2016 NFL Draft 20/20 Hindsight


When you sign up to run a virtual NFL team here on PowerHouseGM.com, you start in the timeline at one week after the most recent Super Bowl. We do this in order to give newcomers lots to do right away and an immediate opportunity to put a thumbprint on their teams. After all, if you start in July, you’ve already missed the NFL Draft and free agency, and the waiver wire options are pretty lean.

Of course, depending on timing, this could give someone new a big advantage in hindsight, especially when it comes to the Draft, where early news from training camps and the pre-season offer unfair advantages.

To mitigate this advantage, we review the Draft from time to time, and put “draft restrictions” on certain players who would be drafted much higher if the draft were held again now. A perfect example – maybe the perfect example, like, ever – is Dak Prescott in 2016. With what he’s shown with the Cowboys so far, he’d clearly be drafted way higher than #135 in R4 if the Draft were held again today. We’ll still let newbies draft Prescott, but they have to take him in the top half of R2 or higher.

Other players who we just put draft restrictions on:

Alex Lewis, OG/Bal – Lewis’ draft status was affected by an off-field altercation that left an Air Force cadet unconcious while he was at Colorado, and left Lewis facing an assault conviction and 45 days in jail. Lewis later transferred to Nebraska, where he became a team captain. The Ravens were comfortable selecting him at R4/130, but PowerHouse GMs will have to draft him R3 or higher. He has unseated John Urschel to claim the starting LG job in Baltimore, where he projects to start opposite fellow rookie Ronnie Stanley.

Tajae Sharpe, WR/Ten – The UMass product was not viewed by the pundits as anything special last spring, but he has wowed the Tennessee staff since arriving in  Nashville after the Titans made him the first pick in R5. He has displayed outstanding hands and route-running ability, and, following the departures of Dorial Green-Beckham and Justin Hunter, has become a starter. PowerHouse GMs now must spend a R3 pick or better to draft him.


Parker Ehinger, OL/KC – Ehinger was the 105th pick in R4 of the NFL Draft, and there is no doubt that he’s a raw player who needs some time in Kansas City’s weight room (see this review of his pre-season performance vs. the Rams.) His technique is sound, however, and Andy Reid sees enough to have made him the Chiefs’ starting left guard. PowerHouse NFL GMs must draft him in R3 or higher to get him.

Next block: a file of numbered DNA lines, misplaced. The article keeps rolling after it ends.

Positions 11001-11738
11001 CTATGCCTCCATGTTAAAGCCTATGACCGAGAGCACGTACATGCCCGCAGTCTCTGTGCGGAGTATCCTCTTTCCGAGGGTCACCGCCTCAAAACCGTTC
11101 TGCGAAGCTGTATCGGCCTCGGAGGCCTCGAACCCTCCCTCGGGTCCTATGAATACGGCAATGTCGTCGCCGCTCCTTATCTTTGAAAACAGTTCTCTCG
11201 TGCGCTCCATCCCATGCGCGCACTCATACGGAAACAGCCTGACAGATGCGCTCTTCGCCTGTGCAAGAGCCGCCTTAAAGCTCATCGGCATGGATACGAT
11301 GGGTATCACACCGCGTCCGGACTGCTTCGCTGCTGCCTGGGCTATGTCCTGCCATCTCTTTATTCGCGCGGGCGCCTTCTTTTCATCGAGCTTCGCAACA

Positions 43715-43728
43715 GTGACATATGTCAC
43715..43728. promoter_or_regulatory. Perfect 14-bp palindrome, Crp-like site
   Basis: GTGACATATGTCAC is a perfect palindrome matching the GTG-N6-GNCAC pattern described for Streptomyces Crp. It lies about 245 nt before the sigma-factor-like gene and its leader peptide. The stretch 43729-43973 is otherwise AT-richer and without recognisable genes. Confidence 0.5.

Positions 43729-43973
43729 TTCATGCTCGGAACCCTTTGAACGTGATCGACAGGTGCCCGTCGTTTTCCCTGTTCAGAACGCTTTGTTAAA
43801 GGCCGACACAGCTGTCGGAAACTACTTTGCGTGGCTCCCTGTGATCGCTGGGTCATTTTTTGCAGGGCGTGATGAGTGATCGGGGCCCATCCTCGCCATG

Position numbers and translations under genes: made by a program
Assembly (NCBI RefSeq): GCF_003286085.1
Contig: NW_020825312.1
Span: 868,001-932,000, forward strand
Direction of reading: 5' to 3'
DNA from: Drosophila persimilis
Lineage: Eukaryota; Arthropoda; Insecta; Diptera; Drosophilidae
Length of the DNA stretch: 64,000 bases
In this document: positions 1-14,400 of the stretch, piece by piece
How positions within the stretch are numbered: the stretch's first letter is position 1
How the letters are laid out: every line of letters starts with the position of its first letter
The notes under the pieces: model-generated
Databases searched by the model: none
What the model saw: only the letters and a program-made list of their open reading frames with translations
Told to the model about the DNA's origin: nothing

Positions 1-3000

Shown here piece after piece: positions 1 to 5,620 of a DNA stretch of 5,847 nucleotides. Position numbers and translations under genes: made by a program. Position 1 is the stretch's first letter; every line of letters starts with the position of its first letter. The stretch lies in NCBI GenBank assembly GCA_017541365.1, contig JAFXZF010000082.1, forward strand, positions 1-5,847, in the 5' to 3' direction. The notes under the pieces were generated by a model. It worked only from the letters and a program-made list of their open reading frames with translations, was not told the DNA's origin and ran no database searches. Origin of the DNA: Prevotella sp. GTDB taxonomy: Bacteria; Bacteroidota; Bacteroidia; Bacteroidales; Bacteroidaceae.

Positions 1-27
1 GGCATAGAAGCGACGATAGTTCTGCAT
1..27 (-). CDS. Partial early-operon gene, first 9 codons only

Vadal Alexander, OL/Oak – Alexander hasn’t cracked the starting lineup for the talented Raiders, but he has consistently improved since he first arrived in Oakland, when he was viewed as a likely practice squad player. He made the final 53, is pressing to get on the field, and appears to have a bright future. He was drafted R7/234, but now must be drafted in R4 or higher.

Blake Martinez, ILB/GB – The Packers drafted Martinez R4/131, and it looks like they may have a steal. Martinez has taken over one of Green Bay’s ILB slots next to 2015 R4 draft choice Jake Ryan. Impressively, Martinez is the one receiving the defensive calls from DC Dom Capers, and the rookie has emerged as a team leader before even taking a snap in an NFL game. If you want him, you’ve got to spend a pick in the top half of R3 or higher.

Wes Schweitzer, OG/Atl – The rookie guard hasn’t yet unseated veterans Chris Chester or Andy Levitre, but he’s making a strong case. Drafted R6/195 in real life, he’ll cost you a fourth round pick or better to get him now.

We’ll re-visit the rookie draftees, and for that matter surprising undrafted free agents as well, several times during the NFL season.


Random Observations of an Amateur NFL General Manager 

If I were an NFL GM, I’d wheel and deal all over the place, and probably end up making a lot of trades like the seemingly-pointless deal that SF and KC  did involving Rod Streater. The Chiefs sent the receiver to the Niners for a swap of 2019 conditional R7 draft choices. The conditions were not disclosed, but presumably the swap will only occur if SF’s pick is higher than KC’s. Here’s hoping that happens… and that the picks are right next to each other.

[fa icon=”compass”]

 The Saints sent signals with late summer roster churn that their defensive front seven is in big trouble. They won’t be sending a conditional R7 pick to the Dolphins for pass rusher Chris McCain, however, as he did not survive final cuts.

[fa icon=”compass”]

When I was a tight end at Lehigh back in the 80s, our HC, John Whitehead, would end Friday practices during the season saying, “Gentlemen, the hay is in the barn,” meaning our work was done and it was time to see what we had in our game the next day.

That’s how it is for NFL General Managers this time of year. It’s a slow time, if there is ever a slow time running an NFL team. Their work is largely done, and it’s time to see the results. Things will pick up again as the season progresses. Injuries occur, and replacements are needed. Scouts are out on the road filing reports for the 2017 NFL Draft. The respite will not last for long… 

Leave a Reply

Your email address will not be published. Required fields are marked *